With each new child born into this world, a new light of possibility pops into existence like buds on the trees when spring arrives at last. And if you’re anything like us, you believe the best way to help these little buds grow is to surround them with books.
Lots. And lots. Of books.
Baby showers and those first few birthdays present a special kind of challenge for parents and book-loving friends alike: Well, every kid needs ________ in their library.
Fill in that blank with any of those incredible, age-defying, tried-and-true tales you read time and time again throughout your own childhood: Goodnight, Moon. Guess How Much I Love You. Brown Bear Brown Bear, What Do You See? They persist because they’re beautifully written, carefully and thoughtfully assembled, have a rhythm and a melody and, now, have your memories and emotions all wound all around them like a fleecy blanket barrier.
Unsurprisingly, you’re not the only one who has tender feelings for the classics. These books are universally beloved, and it can sometimes put a new parent in an awkward position post-baby shower: “It was so good to see everybody, and I’m so grateful for their generosity — but what the hell do I do with four copies of The Very Hungry Caterpillar?”
You can count on us to help you avoid this situation by checking out our below list of favorite board books. Some are new and some have been around for a while. Some are stand-alone, some part of a series, and some are by authors you already know and love. Forego the race to get baby their first copy of Hop On Pop, and instead take a chance on what could become a new family favorite.
1. Birds, by Kevin Henkes, illustrated by Laura Dronzek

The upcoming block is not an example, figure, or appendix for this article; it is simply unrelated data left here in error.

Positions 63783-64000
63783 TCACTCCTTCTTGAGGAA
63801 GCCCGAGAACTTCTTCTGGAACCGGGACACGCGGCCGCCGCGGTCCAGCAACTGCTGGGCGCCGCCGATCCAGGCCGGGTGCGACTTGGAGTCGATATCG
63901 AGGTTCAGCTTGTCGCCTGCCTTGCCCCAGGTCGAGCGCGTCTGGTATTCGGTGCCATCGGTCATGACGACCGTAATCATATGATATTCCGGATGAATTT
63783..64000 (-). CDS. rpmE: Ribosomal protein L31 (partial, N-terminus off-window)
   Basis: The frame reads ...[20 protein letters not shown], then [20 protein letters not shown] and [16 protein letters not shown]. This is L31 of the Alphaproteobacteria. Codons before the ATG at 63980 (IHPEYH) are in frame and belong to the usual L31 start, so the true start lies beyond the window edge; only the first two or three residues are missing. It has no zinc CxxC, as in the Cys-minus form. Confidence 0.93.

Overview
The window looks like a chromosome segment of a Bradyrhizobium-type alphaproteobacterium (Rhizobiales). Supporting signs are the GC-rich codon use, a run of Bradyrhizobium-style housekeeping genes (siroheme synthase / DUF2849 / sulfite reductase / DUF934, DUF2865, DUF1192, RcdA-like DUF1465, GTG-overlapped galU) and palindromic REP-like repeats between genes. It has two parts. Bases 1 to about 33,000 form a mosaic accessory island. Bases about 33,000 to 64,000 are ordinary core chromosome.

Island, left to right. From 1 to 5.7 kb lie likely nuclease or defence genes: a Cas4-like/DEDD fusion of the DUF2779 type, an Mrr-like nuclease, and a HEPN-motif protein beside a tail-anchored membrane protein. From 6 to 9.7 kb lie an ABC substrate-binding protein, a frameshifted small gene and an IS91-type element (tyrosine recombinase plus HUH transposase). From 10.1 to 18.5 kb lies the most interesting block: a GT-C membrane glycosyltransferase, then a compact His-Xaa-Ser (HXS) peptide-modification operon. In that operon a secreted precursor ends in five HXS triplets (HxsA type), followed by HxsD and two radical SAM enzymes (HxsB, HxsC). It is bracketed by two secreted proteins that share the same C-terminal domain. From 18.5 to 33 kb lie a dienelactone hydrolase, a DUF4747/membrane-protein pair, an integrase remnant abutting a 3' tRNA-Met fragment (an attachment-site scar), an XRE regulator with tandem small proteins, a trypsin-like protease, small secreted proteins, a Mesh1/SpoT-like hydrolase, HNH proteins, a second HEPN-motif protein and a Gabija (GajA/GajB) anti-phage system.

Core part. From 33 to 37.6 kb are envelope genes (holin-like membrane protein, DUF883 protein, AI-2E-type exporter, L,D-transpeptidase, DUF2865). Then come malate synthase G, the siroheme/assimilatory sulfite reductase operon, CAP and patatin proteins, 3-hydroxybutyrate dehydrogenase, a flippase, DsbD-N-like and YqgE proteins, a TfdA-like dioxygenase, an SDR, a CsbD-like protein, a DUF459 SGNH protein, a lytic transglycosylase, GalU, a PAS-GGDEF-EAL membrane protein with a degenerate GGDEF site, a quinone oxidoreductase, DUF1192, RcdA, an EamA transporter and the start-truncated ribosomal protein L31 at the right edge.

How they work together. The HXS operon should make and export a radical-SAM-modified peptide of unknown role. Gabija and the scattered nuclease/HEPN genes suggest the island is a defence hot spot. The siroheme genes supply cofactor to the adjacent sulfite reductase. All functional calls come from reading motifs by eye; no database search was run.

As little ones begin to take in the world around them, these fluttering dashes of color and music will be a particular point of interest. Henkes and Dronzek weave a sweet narrative into a simple introduction to the colors and shapes of birds as a child watches them from her window and describes their movements. Though she can’t fly like the birds can, she can sing.
See also: Kitten’s First Full Moon, by Kevin Henkes
2. We Sang You Home, by Richard Van Camp, illustrated by Julie Flett
Van Camp’s lyrical writing and Julie Flett’s collage make this book one you’ll enjoy reading over and over again. Written as a message from new parents to their little child, it’s a quiet book of reverence describing the experience of welcoming a new member to the family. I challenge you to keep your eyes dry while reading. It’s pure beauty.
See also: Little You by Richard Van Camp and Julie Flett, and My Heart Fills With Happiness by Monique Gray Smith and Julie Flett
3. Little Fur Family, by Margaret Wise Brown, illustrated by Garth Williams
Of course the notorious MWB, Queen of Early Childhood Classics, made it onto this list. The Little Fur Family is often overlooked in favor of Goodnight Moon or The Runaway Bunny, but it is no less of a treasure. (I admit that this is one I keep snuggled in that fleece blanket of love in my memory, as I loved this book as a child, but hear me out.) It may seem unassuming to the adult eye, but for young children who love the small, secret, mysterious workings of the natural world, this book is a peek into a strange, tiny wood they will want to return to time and time again.
See also: Mister Dog: The Dog Who Belonged To Himself, by Margaret Wise Brown
4. The Secret Garden: A BabyLit Flowers Primer, by Jennifer Adams and Alison Oliver